Motor trade calls for new scrappage schemes

Pressure from industry is building on the government to embrace scrappage schemes to help to kick-start the economy — and not only for cars. Read more: Motor trade calls for new scrappage schemes

Motor trade calls for new scrappage schemes

Pressure from industry is building on the government to embrace scrappage schemes to help to kick-start the economy — and not only for cars.

The sector has been lobbying ministers to repeat the £750 million scrappage schemes of the last recession that saved the motor trade. Controversially, it has been suggested that the government support subsidies to trade in old vehicles for new low-emission cars, including petrol and diesel models.

It was reported that the Society of Motor Manufacturers and Traders had asked ministers to “support the entire market, not just disproportionately favouring specific segments or technologies”.

Support for a fuel-blind scrappage scheme came from one of Britain’s leading dealers. Robert Forrester, 50, chief executive of Vertu, the Bristol Street Motors group, said that ministers were confused about how to deal with air pollution, which is more about nitrogen oxides than carbon dioxide. He said that replacing older, dirtier petrol and diesel models should be the priority.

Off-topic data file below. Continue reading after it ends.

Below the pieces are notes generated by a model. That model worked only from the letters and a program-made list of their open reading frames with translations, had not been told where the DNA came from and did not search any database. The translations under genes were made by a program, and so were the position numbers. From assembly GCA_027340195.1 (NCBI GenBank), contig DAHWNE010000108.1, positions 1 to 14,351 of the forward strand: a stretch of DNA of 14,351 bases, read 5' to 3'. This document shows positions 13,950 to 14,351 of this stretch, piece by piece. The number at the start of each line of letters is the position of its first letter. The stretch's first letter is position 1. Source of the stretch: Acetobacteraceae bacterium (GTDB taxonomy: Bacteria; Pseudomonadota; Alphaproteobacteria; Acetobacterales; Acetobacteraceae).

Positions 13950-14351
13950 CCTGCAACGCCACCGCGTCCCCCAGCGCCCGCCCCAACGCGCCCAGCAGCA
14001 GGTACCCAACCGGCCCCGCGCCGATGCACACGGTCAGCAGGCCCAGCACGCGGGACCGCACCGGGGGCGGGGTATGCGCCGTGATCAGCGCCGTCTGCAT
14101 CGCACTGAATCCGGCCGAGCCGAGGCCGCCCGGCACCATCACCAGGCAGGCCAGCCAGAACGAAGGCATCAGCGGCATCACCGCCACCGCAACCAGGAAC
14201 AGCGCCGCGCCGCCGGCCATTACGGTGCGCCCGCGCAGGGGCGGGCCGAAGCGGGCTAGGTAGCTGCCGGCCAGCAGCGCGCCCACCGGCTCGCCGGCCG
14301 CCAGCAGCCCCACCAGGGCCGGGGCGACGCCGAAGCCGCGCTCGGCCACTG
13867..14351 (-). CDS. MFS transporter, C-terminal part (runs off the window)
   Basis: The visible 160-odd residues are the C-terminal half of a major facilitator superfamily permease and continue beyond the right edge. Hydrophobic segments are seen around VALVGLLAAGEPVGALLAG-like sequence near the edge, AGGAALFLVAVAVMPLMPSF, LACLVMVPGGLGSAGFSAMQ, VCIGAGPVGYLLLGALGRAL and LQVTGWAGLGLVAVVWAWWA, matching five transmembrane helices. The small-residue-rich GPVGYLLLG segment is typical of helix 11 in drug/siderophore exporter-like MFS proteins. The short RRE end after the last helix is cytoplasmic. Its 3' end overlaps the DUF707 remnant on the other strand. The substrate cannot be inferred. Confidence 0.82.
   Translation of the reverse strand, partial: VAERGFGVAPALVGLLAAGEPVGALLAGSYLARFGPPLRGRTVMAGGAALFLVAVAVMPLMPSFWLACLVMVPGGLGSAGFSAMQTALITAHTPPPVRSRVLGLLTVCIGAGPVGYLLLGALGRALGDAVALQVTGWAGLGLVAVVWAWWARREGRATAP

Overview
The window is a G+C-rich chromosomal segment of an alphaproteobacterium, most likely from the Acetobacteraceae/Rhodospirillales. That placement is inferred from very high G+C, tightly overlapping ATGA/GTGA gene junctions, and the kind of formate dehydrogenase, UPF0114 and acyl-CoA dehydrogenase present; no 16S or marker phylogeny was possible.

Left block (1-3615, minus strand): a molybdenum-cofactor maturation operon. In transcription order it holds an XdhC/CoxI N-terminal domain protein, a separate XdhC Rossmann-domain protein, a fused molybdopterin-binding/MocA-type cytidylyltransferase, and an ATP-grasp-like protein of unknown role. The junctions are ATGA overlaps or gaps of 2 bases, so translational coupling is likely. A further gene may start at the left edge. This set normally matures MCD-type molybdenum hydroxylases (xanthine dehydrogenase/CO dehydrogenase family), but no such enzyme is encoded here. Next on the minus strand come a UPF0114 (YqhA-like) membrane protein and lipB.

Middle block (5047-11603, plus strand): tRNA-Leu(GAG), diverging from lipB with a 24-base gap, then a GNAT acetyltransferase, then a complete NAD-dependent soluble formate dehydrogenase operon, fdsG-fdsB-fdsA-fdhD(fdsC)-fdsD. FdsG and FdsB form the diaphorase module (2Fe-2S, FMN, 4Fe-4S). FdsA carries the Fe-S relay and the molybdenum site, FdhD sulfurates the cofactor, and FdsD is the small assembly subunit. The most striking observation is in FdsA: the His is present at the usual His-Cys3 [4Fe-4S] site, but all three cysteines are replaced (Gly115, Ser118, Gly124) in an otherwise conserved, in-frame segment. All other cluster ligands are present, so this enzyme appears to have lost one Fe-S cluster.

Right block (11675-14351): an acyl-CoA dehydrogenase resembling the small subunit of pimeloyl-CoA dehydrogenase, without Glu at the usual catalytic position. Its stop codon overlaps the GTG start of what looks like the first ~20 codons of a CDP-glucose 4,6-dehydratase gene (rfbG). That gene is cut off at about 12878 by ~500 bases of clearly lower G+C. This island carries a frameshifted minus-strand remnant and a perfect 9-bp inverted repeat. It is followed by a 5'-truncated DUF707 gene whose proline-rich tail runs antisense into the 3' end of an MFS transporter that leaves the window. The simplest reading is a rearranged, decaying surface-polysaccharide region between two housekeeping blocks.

He also warned that a scrappage plan simply to bolster low-emission cars might not work. “The problem with electric cars is that they are expensive and the British consumer is getting poorer,” Mr Forrester said.

Critics of of scrappage schemes in the last recession said that all they had done was to flood the market with cheaper makes of car. Mr Forrester said that argument ignored the 600,000 UK workers dependent on car retailing, the taxes they paid and taxes on sales.

Make UK, the body for manufacturing employers, said that scrappage schemes should not be limited to the automotive trade. Scrappage trade-ins to retire ageing technology should be made available for “old IT, plant and machinery equipment to incentivise cash-strapped firms to invest in automation and digitisation to boost output and exports”, it said.

Stephen Phipson, 58, Make UK’s chief executive, said: “As we come out the other side [of the pandemic], we need to look to them for innovative schemes which can help businesses recover quickly.

“These initiatives will not only help businesses get back on their feet, but at the same time will tackle important environmental issues.”

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Motor trade calls for new scrappage schemes

Source : Business Matters More